- Painfully optimistic allocations of timing to teach topics (expressions – 1 week; fractions – 2 weeks), due to insufficient clarity about what should actually be taught.
- A gap between what they cover in lessons (superficial) and the rigour of the exam (increasingly higher, hopefully). A recent example of this was the GCSE question: Solve for a: 2a + a + a = 18. This question is beyond trivial, but many teachers had not prepared their class for the possibility that simplifying and solving could be used in the same problem.
- Unclear explanations, or rule-based explanations, that makes it difficult for pupils to use their knowledge flexibly or to ask useful questions (e.g. “change side, change sign” to solve linear equations because it seems quicker and easier, or convoluted steps to solve simultaneous equations).
- Inadequately scaffolded and varied practice in lessons that doesn’t prepare them for the variety of forms maths can take in the real world (or in exams…) (We all suffer from textbooks that escalate the difficulty of questions too quickly, so that your weakest pupils get only 2-3 questions practising questions in the form a+3=10 before they’re moved onto the other three operations).
- The practice gap (i.e. getting much less practice than pupils in other schools). Most textbooks DON’T HAVE ENOUGH QUESTIONS. At all. Most of the newest books boast how many more questions they have. It is not enough. If a pupil has only just begun to grasp a procedure, they need to do it many times to build their confidence and then begin very careful and gradual variations.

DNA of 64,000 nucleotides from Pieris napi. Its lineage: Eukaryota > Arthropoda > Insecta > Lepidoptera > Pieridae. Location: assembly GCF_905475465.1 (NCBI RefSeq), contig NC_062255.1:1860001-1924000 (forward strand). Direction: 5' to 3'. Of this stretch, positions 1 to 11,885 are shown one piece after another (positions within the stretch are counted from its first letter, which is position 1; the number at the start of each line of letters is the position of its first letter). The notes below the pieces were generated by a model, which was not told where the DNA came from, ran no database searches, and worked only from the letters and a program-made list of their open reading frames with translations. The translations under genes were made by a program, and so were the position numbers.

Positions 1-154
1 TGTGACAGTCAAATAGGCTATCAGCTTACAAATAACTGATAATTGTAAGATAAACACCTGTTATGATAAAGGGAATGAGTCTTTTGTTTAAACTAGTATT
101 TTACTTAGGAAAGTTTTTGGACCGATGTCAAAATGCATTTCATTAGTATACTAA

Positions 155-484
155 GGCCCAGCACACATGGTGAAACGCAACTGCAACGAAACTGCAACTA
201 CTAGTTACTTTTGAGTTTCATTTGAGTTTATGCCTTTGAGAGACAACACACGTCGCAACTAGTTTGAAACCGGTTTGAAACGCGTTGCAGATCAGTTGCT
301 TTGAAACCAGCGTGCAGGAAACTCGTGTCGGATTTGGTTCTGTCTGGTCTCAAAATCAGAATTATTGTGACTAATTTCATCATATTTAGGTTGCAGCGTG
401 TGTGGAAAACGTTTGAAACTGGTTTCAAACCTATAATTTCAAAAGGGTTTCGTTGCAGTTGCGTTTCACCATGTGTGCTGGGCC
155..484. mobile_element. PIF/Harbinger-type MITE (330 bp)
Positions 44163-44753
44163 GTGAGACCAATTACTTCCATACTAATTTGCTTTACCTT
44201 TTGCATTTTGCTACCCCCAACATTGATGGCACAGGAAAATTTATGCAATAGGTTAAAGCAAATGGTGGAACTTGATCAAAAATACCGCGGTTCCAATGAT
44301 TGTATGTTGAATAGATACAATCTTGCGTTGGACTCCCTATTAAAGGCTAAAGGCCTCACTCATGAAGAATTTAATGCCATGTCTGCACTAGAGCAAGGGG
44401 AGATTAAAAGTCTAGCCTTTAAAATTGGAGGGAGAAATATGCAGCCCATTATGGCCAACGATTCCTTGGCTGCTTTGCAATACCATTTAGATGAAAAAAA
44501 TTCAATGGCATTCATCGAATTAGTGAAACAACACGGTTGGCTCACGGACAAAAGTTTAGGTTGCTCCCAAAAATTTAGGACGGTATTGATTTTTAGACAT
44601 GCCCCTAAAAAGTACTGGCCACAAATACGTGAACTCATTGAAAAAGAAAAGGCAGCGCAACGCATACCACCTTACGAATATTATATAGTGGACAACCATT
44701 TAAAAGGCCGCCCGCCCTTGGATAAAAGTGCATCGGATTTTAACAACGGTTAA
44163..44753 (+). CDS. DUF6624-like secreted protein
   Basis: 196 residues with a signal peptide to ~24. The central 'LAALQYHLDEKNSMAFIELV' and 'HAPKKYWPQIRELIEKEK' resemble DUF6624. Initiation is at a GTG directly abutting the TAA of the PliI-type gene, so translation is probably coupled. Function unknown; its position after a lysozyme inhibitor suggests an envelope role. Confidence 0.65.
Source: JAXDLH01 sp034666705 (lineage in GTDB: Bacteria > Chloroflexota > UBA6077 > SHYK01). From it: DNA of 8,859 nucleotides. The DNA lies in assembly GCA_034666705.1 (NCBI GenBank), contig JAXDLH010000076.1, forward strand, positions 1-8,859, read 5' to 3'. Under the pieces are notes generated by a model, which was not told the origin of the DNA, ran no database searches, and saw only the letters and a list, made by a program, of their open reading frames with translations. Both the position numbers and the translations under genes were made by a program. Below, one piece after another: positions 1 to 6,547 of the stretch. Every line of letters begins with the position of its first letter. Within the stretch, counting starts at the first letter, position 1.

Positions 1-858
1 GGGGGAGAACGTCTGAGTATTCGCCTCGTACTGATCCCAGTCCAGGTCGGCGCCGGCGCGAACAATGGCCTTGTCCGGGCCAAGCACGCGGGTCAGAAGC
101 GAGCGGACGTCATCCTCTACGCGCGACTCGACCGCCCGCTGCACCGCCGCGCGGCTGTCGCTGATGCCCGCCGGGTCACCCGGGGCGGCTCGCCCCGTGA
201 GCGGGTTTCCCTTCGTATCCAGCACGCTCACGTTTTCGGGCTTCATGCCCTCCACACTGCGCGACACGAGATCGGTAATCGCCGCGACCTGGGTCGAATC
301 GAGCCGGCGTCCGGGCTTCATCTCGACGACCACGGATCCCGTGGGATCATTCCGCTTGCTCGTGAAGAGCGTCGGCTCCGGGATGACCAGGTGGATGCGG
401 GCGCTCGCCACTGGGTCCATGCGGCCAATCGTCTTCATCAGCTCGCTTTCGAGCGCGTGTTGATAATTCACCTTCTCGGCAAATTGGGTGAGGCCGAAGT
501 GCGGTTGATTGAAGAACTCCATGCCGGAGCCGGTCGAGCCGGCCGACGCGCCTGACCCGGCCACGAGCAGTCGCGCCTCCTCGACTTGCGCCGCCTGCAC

- Pupils forgetting that they have learned something (“I swear down they never taught us that”). This comes from haphazard, or no, continuous revision or interleaving (weaving old topics into current topics).
- Pupils doing what seems obvious to solve a problem, rather than what is mathematically correct (e.g. writing that 3/4 + 1/2 = 4/6). As above, an absence of revision and interleaving.
- Pupils knowing they’ve learned something, but muddle it (e.g. calculating the mean when asked to comment on the median). Also as above…
I am increasingly convinced that a good textbook would begin to address these ten problems. A good textbook: